Judge Robin Ransom made history Monday when she was appointed to serve on Missouri’s Supreme Court, becoming the first Black woman to do so. According to The Hill, Gov. Mike Parson decided to have Ransom replace a previous judge who retired in March.
Ransom will also be the third Black judge to join the state’s highest court.
CNN reported she previously served on the Missouri Court of Appeals and also spent over 10 years working as a circuit judge in St. Louis.
According to her bio, Ransom was also a St. Louis Family Court Commissioner. The 53-year-old justice earned her law degree from the University of Missouri-Columbia School of Law and holds a bachelor’s degree in political science and sociology.
Referring to her experience in the state’s judicial system, Parson said in a press release, “Judge Ransom will add valuable experience, perspective, and balance to the court. I have high confidence that she will continue to be a fair enforcer of the law, faithfully interpret the law as written, and reasonably consider decisions made at the trial and appellate level in her own evaluation.”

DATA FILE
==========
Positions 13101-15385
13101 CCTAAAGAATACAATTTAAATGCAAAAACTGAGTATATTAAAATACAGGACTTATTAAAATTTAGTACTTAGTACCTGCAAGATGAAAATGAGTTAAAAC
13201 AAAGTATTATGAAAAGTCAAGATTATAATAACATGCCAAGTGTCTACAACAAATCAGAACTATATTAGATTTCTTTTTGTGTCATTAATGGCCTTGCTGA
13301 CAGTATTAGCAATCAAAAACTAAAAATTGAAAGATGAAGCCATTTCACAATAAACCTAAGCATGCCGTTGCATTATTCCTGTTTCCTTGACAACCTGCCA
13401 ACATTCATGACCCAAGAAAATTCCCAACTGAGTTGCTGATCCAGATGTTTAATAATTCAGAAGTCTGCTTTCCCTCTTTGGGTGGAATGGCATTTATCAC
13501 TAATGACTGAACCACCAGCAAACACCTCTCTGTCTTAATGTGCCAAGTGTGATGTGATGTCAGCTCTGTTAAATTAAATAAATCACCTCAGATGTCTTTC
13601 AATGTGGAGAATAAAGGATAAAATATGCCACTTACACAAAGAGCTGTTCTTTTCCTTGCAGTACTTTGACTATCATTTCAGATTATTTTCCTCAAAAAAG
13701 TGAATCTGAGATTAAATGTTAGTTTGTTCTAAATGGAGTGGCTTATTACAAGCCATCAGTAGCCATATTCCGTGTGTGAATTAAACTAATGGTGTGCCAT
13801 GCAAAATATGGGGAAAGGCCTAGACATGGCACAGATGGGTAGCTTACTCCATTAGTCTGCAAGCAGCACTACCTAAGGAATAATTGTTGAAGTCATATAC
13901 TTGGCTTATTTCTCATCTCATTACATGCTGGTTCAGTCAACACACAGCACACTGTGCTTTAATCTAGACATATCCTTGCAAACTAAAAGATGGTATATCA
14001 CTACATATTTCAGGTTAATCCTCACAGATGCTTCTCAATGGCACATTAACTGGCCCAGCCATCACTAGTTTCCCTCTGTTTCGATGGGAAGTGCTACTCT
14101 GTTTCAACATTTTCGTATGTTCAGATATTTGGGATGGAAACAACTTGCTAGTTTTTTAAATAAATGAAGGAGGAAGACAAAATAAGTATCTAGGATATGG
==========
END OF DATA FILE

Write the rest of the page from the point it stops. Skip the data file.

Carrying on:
“The Supreme Court of Missouri serves an essential role in maintaining our system of justice, upholding the law, and protecting both the Missouri and the United States Constitutions, and I greatly appreciate the work of the judicial commission in submitting such a strong panel of qualified candidates,” the governor continued.
Chief Justice George Draper, Missouri’s second appointed Black judge, will serve beside Ransom. The St. Louis native also worked with the Missouri Court of Appeals before joining the state’s supreme court in 2011.
Now the first and only Black female justice serving in Missouri Supreme Court, Ransom spoke in a news conference about what it means for her and her family.
“As the daughter of a fireman who worked and lived in a segregated engine house when he worked for the fire department, this is a very happy day for my mom, myself and my entire family,” she said, adding that she will continue to practice compassion and patience as a state supreme court justice.